Banks face ‘serious questions’ over FIFA scandal, UK lawmakers told

10 February 2016. By Martin Coyle.

The scandal engulfing world soccer body FIFA raises “serious questions” about the part banks played in facilitating corrupt payments, UK lawmakers have heard.

Banks played a “crucial role” in handling money that passed between FIFA members, Stuart McWilliam of anticorruption group Global Witness told a parliamentary committee hearing yesterday evening.

“It would have been almost impossible for bribery to take place without the banking system,” the senior campaigner said.

McWilliam questioned whether banks had done enough to check whether FIFA-related payments were legitimate. A US Department of Justice indictment published last May alleged that FIFA officials and other sports officials used accounts at major global banks to make graft payments (see here).

The campaigner said the indictment raised serious questions as to whether banks knew the payments were genuine or not. Although none of the banks named in the indictment had so far been accused of any wrongdoing, there were concerns that they hadn’t reported suspicious activity to the authorities, he said.

Banks could play a big part in ensuring that money isn’t looted and deposited, McWilliam said. “If you know there is no place to land the money you steal, then you don’t steal it in the first place,” he said.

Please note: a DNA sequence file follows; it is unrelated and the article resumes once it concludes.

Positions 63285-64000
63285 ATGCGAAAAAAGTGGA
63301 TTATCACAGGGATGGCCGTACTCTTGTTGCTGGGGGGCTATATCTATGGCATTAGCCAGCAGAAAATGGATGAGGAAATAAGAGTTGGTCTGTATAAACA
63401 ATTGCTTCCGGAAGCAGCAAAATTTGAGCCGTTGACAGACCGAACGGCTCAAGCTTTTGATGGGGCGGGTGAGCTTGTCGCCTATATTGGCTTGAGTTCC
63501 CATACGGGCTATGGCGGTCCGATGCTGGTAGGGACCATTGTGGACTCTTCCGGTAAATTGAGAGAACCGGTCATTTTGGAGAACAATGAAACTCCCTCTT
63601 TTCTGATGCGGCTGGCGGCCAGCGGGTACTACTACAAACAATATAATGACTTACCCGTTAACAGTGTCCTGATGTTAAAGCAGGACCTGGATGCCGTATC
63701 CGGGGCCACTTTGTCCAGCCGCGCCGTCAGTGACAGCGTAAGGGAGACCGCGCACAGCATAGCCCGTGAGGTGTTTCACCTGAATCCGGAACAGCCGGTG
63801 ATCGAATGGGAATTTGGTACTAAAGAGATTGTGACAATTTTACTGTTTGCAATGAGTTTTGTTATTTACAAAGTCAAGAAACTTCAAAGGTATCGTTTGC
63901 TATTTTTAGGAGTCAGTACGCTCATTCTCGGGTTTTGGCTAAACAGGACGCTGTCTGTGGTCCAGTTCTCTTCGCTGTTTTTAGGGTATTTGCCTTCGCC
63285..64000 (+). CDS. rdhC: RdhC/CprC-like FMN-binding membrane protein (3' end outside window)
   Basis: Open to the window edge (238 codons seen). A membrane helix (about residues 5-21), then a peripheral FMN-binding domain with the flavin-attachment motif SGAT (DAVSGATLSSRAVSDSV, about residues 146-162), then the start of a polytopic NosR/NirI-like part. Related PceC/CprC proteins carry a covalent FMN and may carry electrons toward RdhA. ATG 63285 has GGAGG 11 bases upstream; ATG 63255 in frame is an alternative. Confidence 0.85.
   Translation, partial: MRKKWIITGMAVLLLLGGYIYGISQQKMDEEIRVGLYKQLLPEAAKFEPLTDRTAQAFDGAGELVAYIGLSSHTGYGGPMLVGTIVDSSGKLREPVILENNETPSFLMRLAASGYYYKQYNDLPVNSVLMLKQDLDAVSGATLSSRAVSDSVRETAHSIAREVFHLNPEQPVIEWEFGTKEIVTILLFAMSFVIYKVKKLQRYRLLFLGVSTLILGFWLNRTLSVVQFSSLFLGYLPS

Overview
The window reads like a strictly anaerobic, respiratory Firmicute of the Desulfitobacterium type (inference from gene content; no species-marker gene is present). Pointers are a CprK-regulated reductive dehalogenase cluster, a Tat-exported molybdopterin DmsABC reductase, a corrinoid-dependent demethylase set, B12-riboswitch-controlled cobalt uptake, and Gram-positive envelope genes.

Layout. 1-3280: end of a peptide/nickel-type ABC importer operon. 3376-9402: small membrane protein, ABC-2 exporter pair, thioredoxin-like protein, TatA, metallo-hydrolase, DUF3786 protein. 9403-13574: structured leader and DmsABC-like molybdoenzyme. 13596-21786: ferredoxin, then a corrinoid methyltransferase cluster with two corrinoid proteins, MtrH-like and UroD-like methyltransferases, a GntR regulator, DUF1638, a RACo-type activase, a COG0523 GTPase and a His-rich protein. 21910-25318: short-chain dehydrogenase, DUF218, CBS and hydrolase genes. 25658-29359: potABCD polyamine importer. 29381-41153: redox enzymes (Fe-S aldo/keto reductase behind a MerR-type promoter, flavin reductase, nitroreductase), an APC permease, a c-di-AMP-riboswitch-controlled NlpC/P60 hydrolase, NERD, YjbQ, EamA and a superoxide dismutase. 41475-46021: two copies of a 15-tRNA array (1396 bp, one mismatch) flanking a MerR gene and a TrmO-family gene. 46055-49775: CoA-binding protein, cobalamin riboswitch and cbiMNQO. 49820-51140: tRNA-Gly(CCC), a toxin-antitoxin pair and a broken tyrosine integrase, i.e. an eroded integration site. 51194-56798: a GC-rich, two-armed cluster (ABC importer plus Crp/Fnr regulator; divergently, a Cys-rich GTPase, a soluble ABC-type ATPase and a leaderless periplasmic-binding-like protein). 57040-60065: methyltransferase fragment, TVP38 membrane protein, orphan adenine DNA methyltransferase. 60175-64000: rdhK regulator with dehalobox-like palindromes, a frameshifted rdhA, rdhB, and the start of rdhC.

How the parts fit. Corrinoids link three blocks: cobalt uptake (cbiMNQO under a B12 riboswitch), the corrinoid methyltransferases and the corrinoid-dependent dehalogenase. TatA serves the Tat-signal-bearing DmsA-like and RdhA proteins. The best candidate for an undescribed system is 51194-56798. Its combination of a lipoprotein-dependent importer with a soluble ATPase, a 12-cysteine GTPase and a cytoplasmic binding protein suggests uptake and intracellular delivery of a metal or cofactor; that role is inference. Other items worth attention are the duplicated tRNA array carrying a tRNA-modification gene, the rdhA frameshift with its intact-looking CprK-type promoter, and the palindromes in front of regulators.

McWilliam said that while most banks did the checks they are supposed to do on suspicious payments, many didn’t. “Sometimes banks are knowingly handling corrupt money,” he said.

“Many banks are leaving their doors wide open for corrupt officials to deposit their funds,” he added.

UK banks had poor records in complying with money-laundering rules, he said, pointing to separate reviews — by the Financial Services Authority in 2011 and the Financial Conduct Authority in 2014 — which found significant lapses in the handling of risky customers.

One key weakness in the banking system was that institutions could make a lot of money from handling stolen money, he added. They also faced little punishment if caught, he said. Bankers needed to face more personal accountability for wrongdoing.

The UK government is set to look at corruption in sport, including the FIFA debacle, at its global anticorruption summit, set to be held in London in May.

The US Department of Justice is currently investigating allegations of widespread corruption at the football body, possibly spanning decades. Its probe has led to charges against 39 people for crimes including fraud and money laundering.

	Eliot Gao